In some ways, the story of my career is taking stretch opportunities that require me to jump into the deep end of unfamiliar territory. At this point, one of my key skills is knowing how to navigate situations where I have a lot of unknowns. I want to share a technique I have developed, which has been immensely powerful for me. Let’s call it mental model rewriting.
Going into a job in an unfamiliar space, I know that my first impressions of how things work are probably wrong. I’ll typically have some intuition of how things work, by making analogies to things I do know about. But I need to progress from novice to expert as quickly as possible.
For instance, since April, I have worked for an insurance company. I have no previous insurance industry experience. Immediately before this job, I worked for a mortgage company. Both are financial services. And in fact, it turns out the industries have a lot of similarities. But they are certainly not the same! I am still climbing the learning curve one, one step at a time. I have developed a technique for this.
First, I find someone with more expertise than myself, who is willing to take some time to school me. I’ll say something like, “I’m guessing I’ve got some parts of this wrong, but here’s how I think concept A works.” Sometimes they’ll say, “actually that is pretty much right”, but more often, it’s, “yeah, that’s close, but not quite right, because of reasons, X, Y, and Z”.
Once I’ve got the new explanation, I need to make what they just said to me make sense. This is the rewriting part. I must be willing and able to throw out all my working assumptions, in order to build and adopt a more accurate mental model.
This probably seems pretty basic. But I really think that applying this method has been a major success factor in my career, especially as I’ve taken on more leadership roles. And I think it’s worth considering why someone might not do this. To begin with, being wrong out loud requires humility and vulnerability. It’s very hard to say things that you know are likely to be incorrect if you’re worried about being perceived as ignorant. Getting comfortable with this has been a years-long process.
But I think the mental model rewriting process is actually the hardest part. This is hard to do once, but when I’m in an area of deep familiarity, I may need to do this many times before I start to get an intermediate understanding of a topic. Sometimes, I’m months in and rethinking my understanding of foundational pieces of knowledge. Doing this continually requires resisting the urge towards complacency.
Now, to be clear, I know I can never know everything. If I spend all my time trying to acquire knowledge, I’ll never actually do anything. I have to be comfortable operating under ambiguity. Maybe that will be a topic for another post. But understanding is power–especially conceptual understanding–and this method allows me to build it rapidly.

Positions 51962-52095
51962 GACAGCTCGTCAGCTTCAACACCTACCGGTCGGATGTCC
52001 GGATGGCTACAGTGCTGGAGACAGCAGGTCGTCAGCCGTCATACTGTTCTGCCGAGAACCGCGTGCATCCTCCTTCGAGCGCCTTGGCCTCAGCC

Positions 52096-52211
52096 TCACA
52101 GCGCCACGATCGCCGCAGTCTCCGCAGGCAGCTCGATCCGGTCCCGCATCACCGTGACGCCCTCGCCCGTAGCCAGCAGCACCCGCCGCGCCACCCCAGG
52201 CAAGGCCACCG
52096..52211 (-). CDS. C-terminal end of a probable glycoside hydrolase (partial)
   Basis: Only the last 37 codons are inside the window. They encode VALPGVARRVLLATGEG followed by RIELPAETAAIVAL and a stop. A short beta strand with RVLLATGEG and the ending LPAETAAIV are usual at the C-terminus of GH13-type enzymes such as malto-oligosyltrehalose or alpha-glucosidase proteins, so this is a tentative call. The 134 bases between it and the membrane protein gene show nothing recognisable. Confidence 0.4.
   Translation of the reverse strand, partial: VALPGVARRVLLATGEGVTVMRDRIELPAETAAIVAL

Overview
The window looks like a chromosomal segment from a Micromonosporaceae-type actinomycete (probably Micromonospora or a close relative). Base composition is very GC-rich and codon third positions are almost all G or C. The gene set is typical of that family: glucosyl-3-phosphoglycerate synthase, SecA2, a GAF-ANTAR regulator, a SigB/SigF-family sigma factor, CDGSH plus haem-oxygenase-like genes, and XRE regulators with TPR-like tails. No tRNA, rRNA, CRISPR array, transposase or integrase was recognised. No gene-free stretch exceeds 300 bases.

When I can overcome the hurdles that make me resist mental model rewriting, I find that applying this method repeatedly rapidly builds expertise. This results in me becoming better at integrating new information, better at teaching, better at communicating with subject matter experts, better at adapting to changes in context, and better at making strategic decisions.
Mental model rewriting is my secret weapon.
4 thoughts on “Expand Your Mind With One Weird Trick”
For me, the process of rewriting requires reading a lot of material. Blog posts can be good, but asking experts about book recommendations provides me much more context, which is super valuable when I must operate in intermediate waters.
Yeah, that’s a great point. Now that you mention it, that’s often how I approach it, too. One of my go-to moves is finding the best podcasts on the topic, and discussion with experts on those often leads to books and other resources. (Although, to be honest, I don’t actually finish that many books.) Conferences are also a great way to get immersed in a topic.
Thank you for the insight. This is something that I have been thinking about for a while because what I have found is that it is easy to get into the state of “just learning enough” (to get by). It is not satisfying and very limiting.
Expertise and mastery are pursuits worth aiming for, but it is not always obvious how to get there in knowledge based fields, i.e. engineering (whereas it is more obvious in performance based fields).
I recently read a book, “Learn like a Pro: Science-Based Tools to Become Better at Anything” by Barbara Oakley PhD and Olav Schewe. They talk about “recall” especially in the case for effective reading. This is aligned with what you describe here where you recall, put into your own words, what you’ve read without looking at the book in order to strengthen the connections in your long term memory.
Thanks for sharing! Yeah, I think what I’m describing is finding the balance between learning just enough to get by versus true mastery. I’ve found it really valuable to push into that intermediate space.
I may check that book out if I find the time!